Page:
Cold Atmospheric Plasma and Oxidative Stress: Reactive Oxygen Species vs. Antioxidant


Austin Biochem. 2016; 1(1): 1001.

Cold Atmospheric Plasma and Oxidative Stress: Reactive Oxygen Species vs. Antioxidant

Lotfy K*

University College of Taiyma, Tabuk University, Saudi Arabia

*Corresponding author: Khaled Lotfy, University College of Taiyma, Tabuk University, Tabuk, Saudi Arabia

Received: September 10, 2016; Accepted: September 30, 2016; Published: October 04, 2016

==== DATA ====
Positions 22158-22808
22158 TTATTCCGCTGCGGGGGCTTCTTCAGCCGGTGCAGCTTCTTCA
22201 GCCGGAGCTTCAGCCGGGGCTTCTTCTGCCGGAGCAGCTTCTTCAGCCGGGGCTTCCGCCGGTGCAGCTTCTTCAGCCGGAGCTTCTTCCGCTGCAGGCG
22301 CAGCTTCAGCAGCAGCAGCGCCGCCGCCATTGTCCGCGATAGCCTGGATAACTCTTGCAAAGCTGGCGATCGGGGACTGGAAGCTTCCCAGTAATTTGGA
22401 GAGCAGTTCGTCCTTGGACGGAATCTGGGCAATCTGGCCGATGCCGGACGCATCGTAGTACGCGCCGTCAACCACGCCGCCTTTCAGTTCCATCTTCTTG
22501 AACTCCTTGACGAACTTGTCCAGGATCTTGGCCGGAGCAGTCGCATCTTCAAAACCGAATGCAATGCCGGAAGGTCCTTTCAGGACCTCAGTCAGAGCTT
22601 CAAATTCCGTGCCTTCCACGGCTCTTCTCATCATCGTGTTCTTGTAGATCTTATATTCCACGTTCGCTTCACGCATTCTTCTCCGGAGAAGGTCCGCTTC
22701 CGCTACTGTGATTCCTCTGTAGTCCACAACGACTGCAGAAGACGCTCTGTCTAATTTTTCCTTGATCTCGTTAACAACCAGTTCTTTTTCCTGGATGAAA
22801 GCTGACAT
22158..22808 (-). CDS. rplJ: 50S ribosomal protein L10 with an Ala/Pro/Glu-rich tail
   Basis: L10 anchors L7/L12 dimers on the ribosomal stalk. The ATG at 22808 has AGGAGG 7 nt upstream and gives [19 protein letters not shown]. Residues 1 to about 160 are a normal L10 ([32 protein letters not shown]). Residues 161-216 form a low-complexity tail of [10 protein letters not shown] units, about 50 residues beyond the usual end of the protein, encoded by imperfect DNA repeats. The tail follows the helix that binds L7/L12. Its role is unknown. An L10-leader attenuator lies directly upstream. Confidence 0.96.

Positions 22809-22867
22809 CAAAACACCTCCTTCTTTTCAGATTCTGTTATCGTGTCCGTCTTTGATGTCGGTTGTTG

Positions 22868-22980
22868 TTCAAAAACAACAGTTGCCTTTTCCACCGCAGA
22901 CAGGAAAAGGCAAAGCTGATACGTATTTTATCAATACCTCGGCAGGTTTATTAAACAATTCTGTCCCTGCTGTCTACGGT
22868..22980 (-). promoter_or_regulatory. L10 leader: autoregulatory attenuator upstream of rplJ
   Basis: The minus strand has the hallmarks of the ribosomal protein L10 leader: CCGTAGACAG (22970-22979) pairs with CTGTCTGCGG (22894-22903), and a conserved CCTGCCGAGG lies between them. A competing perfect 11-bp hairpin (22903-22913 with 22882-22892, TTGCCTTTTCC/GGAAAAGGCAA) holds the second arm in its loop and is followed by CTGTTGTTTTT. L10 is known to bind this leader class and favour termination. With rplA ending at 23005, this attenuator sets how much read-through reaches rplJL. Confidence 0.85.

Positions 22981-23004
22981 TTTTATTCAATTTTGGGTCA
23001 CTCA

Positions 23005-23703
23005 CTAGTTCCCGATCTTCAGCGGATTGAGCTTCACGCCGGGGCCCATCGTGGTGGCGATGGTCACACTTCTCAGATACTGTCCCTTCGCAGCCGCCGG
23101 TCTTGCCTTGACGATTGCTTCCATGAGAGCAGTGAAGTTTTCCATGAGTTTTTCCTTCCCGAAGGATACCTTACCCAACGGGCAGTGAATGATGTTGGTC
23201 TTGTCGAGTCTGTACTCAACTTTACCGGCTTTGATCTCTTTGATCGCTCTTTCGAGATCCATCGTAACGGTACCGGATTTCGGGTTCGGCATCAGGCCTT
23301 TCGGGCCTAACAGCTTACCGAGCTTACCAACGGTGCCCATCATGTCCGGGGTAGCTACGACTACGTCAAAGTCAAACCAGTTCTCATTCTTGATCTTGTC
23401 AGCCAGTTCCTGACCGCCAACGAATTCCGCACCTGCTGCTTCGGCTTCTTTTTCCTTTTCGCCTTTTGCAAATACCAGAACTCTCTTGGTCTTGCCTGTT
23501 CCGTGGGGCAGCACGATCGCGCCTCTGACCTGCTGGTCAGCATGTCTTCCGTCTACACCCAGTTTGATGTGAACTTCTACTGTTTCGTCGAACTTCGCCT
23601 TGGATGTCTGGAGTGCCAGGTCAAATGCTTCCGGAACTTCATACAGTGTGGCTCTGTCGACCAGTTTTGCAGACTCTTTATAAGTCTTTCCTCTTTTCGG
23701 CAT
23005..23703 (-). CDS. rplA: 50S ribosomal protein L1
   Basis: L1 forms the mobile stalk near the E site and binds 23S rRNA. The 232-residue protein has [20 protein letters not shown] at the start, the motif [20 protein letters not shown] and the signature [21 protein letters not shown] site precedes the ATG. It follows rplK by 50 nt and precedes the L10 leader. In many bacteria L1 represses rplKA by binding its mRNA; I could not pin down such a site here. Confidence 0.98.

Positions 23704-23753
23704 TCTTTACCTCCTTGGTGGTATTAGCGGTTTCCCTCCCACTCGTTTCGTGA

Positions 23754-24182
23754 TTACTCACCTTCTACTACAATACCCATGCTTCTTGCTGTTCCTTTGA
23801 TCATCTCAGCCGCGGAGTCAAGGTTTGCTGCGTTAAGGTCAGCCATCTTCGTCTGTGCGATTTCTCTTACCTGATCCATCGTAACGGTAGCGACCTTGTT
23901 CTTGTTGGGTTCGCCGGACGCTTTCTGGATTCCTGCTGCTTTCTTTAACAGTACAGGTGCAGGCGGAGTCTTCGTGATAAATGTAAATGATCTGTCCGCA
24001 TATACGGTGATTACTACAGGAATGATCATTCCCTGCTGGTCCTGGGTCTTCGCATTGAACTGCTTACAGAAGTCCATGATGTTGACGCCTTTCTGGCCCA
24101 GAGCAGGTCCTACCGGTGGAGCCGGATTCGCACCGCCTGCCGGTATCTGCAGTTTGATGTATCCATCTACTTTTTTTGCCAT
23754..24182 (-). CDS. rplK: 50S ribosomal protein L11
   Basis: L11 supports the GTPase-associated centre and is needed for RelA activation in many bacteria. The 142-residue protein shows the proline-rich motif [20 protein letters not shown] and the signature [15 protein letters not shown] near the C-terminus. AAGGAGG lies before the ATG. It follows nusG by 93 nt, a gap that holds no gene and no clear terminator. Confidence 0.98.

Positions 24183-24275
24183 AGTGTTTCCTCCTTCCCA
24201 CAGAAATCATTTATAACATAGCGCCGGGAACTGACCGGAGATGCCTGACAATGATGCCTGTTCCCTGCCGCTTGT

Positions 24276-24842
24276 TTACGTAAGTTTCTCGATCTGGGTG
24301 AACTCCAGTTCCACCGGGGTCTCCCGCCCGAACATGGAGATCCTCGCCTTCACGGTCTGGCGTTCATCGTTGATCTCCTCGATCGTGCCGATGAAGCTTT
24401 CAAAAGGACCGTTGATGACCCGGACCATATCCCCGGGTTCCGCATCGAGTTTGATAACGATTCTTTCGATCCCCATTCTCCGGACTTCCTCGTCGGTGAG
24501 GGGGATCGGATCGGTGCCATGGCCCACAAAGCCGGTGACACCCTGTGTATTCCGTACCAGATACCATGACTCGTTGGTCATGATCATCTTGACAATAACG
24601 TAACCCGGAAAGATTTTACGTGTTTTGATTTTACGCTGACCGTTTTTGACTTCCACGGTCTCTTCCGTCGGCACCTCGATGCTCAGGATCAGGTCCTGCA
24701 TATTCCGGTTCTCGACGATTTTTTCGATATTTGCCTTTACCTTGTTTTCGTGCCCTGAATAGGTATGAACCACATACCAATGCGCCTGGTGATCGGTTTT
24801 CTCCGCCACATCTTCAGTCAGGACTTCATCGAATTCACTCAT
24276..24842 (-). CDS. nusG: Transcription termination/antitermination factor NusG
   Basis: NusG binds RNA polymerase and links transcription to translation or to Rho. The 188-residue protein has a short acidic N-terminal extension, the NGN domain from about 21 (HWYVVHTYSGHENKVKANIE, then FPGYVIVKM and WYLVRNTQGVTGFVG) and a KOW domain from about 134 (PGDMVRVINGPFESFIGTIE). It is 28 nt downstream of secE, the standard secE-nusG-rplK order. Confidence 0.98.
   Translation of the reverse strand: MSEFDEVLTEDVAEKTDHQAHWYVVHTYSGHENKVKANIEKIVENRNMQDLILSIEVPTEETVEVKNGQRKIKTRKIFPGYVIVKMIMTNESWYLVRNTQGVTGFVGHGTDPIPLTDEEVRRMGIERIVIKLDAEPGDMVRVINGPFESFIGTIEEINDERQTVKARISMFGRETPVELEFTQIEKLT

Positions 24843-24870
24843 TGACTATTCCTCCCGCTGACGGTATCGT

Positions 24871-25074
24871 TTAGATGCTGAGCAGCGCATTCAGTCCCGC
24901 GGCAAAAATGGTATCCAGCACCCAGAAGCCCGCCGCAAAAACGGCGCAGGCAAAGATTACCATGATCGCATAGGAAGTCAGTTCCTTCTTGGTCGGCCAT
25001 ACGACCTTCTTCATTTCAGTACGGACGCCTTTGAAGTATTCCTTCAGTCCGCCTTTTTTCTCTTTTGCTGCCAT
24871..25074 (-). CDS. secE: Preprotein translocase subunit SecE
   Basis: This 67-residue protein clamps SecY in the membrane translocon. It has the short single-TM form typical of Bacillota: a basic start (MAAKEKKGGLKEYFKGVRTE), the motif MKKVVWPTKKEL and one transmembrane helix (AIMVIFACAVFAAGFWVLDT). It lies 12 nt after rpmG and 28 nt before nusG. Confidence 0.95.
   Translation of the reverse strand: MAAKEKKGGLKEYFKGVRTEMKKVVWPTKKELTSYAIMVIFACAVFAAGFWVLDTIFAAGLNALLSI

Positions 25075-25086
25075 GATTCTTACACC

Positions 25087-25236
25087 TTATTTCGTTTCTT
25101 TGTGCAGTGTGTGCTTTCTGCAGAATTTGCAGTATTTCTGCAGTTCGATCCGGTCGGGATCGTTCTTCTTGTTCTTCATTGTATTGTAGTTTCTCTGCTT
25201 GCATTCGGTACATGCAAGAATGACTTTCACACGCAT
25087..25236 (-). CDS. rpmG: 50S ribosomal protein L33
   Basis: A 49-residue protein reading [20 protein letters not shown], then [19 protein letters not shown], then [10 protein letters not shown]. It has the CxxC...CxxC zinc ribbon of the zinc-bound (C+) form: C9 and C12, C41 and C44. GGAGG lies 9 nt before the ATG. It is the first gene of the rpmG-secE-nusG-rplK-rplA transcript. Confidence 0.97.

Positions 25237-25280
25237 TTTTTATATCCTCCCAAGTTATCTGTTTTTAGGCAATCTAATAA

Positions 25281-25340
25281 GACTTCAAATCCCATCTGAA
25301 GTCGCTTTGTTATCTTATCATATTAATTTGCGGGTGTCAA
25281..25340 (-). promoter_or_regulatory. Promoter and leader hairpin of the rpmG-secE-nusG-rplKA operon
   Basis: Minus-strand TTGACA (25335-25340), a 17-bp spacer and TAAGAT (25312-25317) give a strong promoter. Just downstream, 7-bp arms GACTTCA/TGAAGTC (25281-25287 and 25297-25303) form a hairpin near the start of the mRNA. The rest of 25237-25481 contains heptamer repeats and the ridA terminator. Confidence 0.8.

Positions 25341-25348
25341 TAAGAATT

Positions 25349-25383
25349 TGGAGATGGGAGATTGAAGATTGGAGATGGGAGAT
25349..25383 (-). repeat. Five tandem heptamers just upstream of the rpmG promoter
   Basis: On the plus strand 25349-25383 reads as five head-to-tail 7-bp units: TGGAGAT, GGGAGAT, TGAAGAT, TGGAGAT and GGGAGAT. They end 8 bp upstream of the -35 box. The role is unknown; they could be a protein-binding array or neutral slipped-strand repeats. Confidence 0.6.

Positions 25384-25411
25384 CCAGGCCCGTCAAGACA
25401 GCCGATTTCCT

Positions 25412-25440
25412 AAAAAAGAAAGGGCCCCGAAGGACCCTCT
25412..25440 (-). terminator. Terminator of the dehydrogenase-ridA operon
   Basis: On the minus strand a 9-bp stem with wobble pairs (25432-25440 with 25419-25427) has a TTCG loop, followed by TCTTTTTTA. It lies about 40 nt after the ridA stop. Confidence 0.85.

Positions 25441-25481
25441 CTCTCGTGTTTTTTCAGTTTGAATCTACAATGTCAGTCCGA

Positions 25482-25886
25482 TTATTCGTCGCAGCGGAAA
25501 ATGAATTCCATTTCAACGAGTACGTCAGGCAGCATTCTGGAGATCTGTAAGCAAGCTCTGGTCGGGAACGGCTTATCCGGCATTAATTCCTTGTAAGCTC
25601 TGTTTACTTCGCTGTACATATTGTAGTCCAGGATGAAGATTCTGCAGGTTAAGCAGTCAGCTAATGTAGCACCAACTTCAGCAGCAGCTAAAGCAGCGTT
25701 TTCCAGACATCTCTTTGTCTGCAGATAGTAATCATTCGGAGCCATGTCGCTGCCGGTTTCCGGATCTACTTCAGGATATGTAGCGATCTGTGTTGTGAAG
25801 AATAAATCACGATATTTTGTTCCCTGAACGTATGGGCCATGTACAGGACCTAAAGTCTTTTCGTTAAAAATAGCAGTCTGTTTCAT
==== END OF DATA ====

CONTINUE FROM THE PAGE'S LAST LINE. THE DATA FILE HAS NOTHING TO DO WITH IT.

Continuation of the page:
A noteworthy obstacle in treating cancers is selectivity, which implies the protecting surrounding normal tissue, while exclusively inducing cell death of cancer cells within a tumor [1]. Although an advancement is being made in developing treatments that are selective for cancer cells, any given tumor treatment prompts the damage to normal cells inside influenced tissues, which remains a noteworthy issue in oncology. The new field of plasma medicine is a quickly developing and creative interdisciplinary endeavour encompassing plasma physics, life sciences, biochemistry, engineering and clinical medicine [2]. An important feature of cold atmospheric plasma is its ability to produce a mixture of biologically active agents, such as Reactive Oxygen Species (ROS) and Reactive Nitrogen Species (RNS), while remaining close to ambient temperature, which enables its safe application to living cells and tissues. All life forms, with the exception of some anaerobic and aerotolerant species, need O2 for efficient production of energy by the utilization of electron transport chains that at last give electrons to O2. Because of the biradical nature molecular oxygen, it’s readily accepts unpaired electrons to give rise to a series of partially reduced species collectively known as reactive oxygen species [3]. These ROS which are included in initiation and propagation of free radical chain reactions and are potentially highly damaging to cellular targets including DNA, lipids and proteins [4]. In healthy aerobes, production of ROS is approximately balanced with antioxidant defense systems. Having too many ROS in relation to the available antioxidants is often said to be a state of oxidative stress [3]. Oxidative stress can be defined as the imbalance between cellular oxidant species production and antioxidant capability [5]. ROS are well recognized for playing a dual role as deleterious and beneficial species. ROS are harmful in excess, but some level of them is necessary for important cellular functions. Some cells produce ROS to kill invading microbes, and ROS are involved in cell signalling [4,6]. ROS can modify many intracellular signalling pathways including protein phosphatases, protein kinases, and transcription factors, suggesting that the majority of the effects of ROS are through their actions on signalling pathways rather than via non-specific damage of macromolecules; however, exact mechanisms by which redox status induces cells to proliferate or to die, and how oxidative stress can lead to processes evoking tumor formation are still under investigation [3,4]. In a balanced cell state, ROS are produced as a by-product of metabolic processes. The level of ROS can be controlled with antioxidants, such as small molecular weight dietary supplements, including vitamin E and vitamin C; small molecular weight peptides and cofactors, including glutathione and pyruvate; and enzymes, including superoxide dismutase and catalase [7]. In a state of cellular imbalance, in which the levels of oxidants outweigh the levels of antioxidants, damage is caused to nuclear and mitochondrial DNA, proteins, and lipids. If this damage is irreparable, then injury, mutagenesis, carcinogenesis, accelerated senescence, and cell death can occur [7]. Oxidative stress has been linked to diseases, including some allergic and inflammatory skin diseases [8], Alzheimer’s [9] and atherosclerosis in diabetes patients [10].Oxidative stress has long been implicated in cancer development and progression [11], suggesting that antioxidant treatment may provide protection from cancer [12]. On other hand, prooxidant therapies, including ionizing radiation and chemotherapeutic agents, are widely used in clinics, based on the rationale that a further oxidative stimulus added to the constitutive oxidative stress in tumor cells should, in fact, cause the collapse of the antioxidant systems, leading to cell death [13]. On the other hand, among the enzymatic systems involved in the maintenance of the intracellular redox balance, a main role is played by Glutathione(GSH) [14] that participates, not only in antioxidant defense systems, but also in many metabolic processes [15]. Elevated GSH levels are observed in various types of tumors, and this makes the neoplastic tissues more resistant to chemotherapy [16,17].Moreover, the content of GSH in some tumor cells is typically associated with higher levels of GSH-related enzymes, such as γ-Glutamylcysteine Ligase (GCL) and γ-Glutamyl- Transpeptidase (GGT) activities, as well as a higher expression of GSH-transporting export pumps [17,18]. The increase in GSH levels, GCL activity and GCLC gene transcription is associated with drug resistance in tumor cells [19,20]. The increase in GSH is a major contributing factor to drug resistance by binding to or reacting with, drugs, interacting with ROS, preventing damage to proteins or DNA, or by participating in DNA repair processes. In melanoma cells, GSH depletion and GGT inhibition significantly increased cytotoxicity via oxidative stress [21]. In addition, it has been demonstrated that GGT-over expressing cells were more resistant to hydrogen peroxide [22] and chemotherapies, such as doxorubicin [23], cisplatin [19], and 5-fluorouracil [24]. Consequently, GSH plays an important role in determining the sensitivity of cells to radiation and drug-induced cytotoxicity [25]. Multidrug and radiation resistance of many tumors, as compared with normal tissues, appears to be associated with higher GSH levels in the cancer cells [26]. Approaches to cancer treatment based on the regulation of GSH concentrations in a tumor must take into consideration the glutathione status and the rate of GSH synthesis in cancer cells [27].Conventional anti-cancer therapies often work well initially, leading to rapid shrinkage of the tumor or tumors. However, it is not uncommon that this initial effectiveness is relatively short-lived. The major problem with current therapies is the development of treatment-resistant cells, leading to regrowth of tumors, metastasis, and mortality in many cases. Tumor adaptation to oxidative stress-inducing therapies such as radiation and many chemotherapies is commonly invoked as a primary cause of resistance [28]. The way that plasma oncology depends on oxidative stress suggests that plasma treatment could lead to similar problems with resistance. However, there are hints that RON implicated in plasma oncology could eliminate this resistance. On the other hand, cold atmospheric plasma treatment induces cell cycle arrest in low doses and apoptosis in medium doses. These impacts appear to be mediated by Reactive Oxygen Species (ROS).The present improvements in this field demonstrate the possibilities of this new approach to the construction of new plasma apparatuses for medical applications including endoscopic apparatuses and combined approaches in the adjuvant tumors therapy including plasma mediated drug delivery and drug action.